I’ve always loved libraries.  What better place than a building whose purpose is to hold books, computers, magazines – all filled with something to satisfy someone’s curiosity – or to leave someone’s curiosity unsatisfied, so that they have to go back for more?!?

I didn’t come from highly educated people, people with degrees and titles.  But I did come from a curious sort, people whose eyes lit up with the discovery of that was new, new in their lives. I expect that the quality of being curious is not related to education.

And would the world be different, if human beings were less concerned with certainty than with curiosity?  

remembering

Mrs. Hospel

My first grade school was Robert M. La Follette Elementary School in Milwaukee.  During the summer before I started fifth grade, my family moved a mile west where we rented another flat – we always lived in the second floor flat – where I walked to Clarke Street School on 28 and Clarke Streets.  I had to cross 27th Street, a busy thoroughfare on the North Side.

I made several good friends at Clarke Street School.  One of my best friends – Frances (Peltz) Assa – and I re-connected several years ago; we had lost touch after the 6th grade.   Through the years I had thought about Frances, and one of the joys made possible by the Internet has been our re-connection in our 60’s. 

Now, though, I remember a day that was an important day in my life, one I often remember.  In the summer after 6th grade, my sixth-grade teacher, Mrs. Hospel, invited me to spend a day with her at her home.  I expect that only a few of us received that gift, although I don’t know for certain.  I took the bus from 26 and Medford – where we lived in the big upper flat in the house second from the corner of Medford Avenue and Tamarack Street – to the East Side of Milwaukee, east of Humboldt Boulevard. 

I now know that as a child, I identified with my teachers – unlike most children, who identify with their parents or those who’ve been their care-givers.  The trip to spend the day with Mrs. Hospel would have been significant for me.  I’m sure I was excited, although I don’t recall.  The bus trip alone – a young girl, arriving on a city bus – would have been cause for excitement.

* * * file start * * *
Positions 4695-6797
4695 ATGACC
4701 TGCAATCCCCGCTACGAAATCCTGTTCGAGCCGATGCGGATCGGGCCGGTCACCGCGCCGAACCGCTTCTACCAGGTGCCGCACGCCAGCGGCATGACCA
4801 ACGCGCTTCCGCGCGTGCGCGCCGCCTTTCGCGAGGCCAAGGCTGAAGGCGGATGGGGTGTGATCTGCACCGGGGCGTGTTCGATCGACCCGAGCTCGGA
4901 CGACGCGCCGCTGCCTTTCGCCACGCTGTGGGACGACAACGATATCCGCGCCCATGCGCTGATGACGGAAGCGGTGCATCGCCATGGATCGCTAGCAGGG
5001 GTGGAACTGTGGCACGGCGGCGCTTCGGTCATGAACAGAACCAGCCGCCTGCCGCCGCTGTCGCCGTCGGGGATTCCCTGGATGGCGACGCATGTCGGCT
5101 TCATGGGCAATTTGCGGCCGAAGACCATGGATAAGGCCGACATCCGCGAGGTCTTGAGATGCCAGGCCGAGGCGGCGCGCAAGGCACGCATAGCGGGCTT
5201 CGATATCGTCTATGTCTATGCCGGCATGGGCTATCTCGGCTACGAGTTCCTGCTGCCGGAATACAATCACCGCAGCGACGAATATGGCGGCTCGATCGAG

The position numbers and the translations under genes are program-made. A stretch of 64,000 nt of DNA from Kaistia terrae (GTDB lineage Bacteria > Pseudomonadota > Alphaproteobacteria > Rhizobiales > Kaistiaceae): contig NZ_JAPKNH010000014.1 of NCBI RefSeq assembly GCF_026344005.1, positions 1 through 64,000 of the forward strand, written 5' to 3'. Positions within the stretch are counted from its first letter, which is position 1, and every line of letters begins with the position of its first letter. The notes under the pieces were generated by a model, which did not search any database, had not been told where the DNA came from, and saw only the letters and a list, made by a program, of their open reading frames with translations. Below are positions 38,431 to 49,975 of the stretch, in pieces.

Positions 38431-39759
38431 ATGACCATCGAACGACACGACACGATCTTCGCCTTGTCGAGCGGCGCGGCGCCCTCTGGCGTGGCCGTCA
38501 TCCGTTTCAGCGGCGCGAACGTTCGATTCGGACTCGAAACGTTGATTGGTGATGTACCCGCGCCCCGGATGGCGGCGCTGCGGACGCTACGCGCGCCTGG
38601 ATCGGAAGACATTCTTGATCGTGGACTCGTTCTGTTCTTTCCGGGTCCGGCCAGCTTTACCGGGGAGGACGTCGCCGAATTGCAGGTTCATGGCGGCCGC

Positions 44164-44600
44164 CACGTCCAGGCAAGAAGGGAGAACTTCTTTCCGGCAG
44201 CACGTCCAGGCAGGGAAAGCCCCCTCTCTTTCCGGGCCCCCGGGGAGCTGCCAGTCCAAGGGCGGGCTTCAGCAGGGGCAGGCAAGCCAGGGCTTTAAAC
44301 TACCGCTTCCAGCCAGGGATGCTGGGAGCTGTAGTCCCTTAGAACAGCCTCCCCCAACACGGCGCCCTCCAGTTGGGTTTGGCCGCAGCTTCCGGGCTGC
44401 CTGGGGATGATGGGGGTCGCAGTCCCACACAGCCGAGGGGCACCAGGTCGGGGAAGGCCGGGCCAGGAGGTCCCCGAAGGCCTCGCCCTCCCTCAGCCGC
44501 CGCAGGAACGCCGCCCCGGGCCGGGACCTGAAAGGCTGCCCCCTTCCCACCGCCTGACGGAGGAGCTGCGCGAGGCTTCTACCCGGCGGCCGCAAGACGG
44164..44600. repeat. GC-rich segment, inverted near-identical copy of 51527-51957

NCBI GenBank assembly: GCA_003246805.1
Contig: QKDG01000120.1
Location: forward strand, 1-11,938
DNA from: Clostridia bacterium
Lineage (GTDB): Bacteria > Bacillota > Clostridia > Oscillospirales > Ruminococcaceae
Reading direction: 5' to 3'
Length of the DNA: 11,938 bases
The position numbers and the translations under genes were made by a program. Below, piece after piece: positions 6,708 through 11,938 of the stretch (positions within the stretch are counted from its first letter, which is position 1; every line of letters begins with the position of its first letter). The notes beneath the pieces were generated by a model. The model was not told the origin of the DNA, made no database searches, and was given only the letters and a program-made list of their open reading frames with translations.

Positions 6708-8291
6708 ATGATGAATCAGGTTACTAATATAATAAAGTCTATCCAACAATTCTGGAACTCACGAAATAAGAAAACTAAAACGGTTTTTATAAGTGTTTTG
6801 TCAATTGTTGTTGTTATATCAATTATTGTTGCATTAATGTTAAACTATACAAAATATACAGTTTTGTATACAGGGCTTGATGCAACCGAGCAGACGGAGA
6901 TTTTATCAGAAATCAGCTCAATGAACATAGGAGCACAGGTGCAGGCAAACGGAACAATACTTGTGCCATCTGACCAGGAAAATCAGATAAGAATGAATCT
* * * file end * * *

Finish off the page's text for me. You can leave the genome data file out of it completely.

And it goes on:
No one in my immediate family had been to college, and my childish ability to note these differences was important to me. 

In my mind, I see the wall in one room of Mrs. Hospel’s home.  Was it the living room?  The dining room?  I know we had lunch.  Sometimes, I think I can almost remember what she served for our lunch together, but I do not remember.  I see the wall, I see the framed pictures there.  And when I see them, I realize – again, as I did as a child – that this house, this way of living was different than the way we lived, the way my family lived. I knew this, with a child’s knowing, a knowing I have not lost through the years. 

At the end of our time together, Mrs. Hospel walked me to the corner of Humboldt Blvd. and Locust Streets, where we sat on a bench, waiting for the bus to take me home again.   Just a few years later, I would wait on that same corner for the bus to take me home from the University.  As we sat there, I remember talking to Mrs. Hospel, asking her questions about herself.  I seemed to call on a part of myself – a larger, more adult part of myself – to have this conversation.

A good friend of mine – a retired school teacher – tells me that some-times she sees in children a part of them that is mostly hidden, but that rises to the surface in certain moments; as a teacher, mother and grandmother, she loves these moments.  I think she was describing the Me I knew that day.  Maybe this part of me was my True Self, that larger, indescribable Self that we have always known, that has been with us, is in us, birthing us – forever. 

me, 1961

Sometimes, Facebook is a remarkable thing!  A few years ago, Mrs. Hospel and I became Facebook friends.  When she was my sixth-grade teacher, she was in her first year of teaching, and so, I expect, she is only 10 years older than I am.  We’re both still young – and in the Wisdom Years…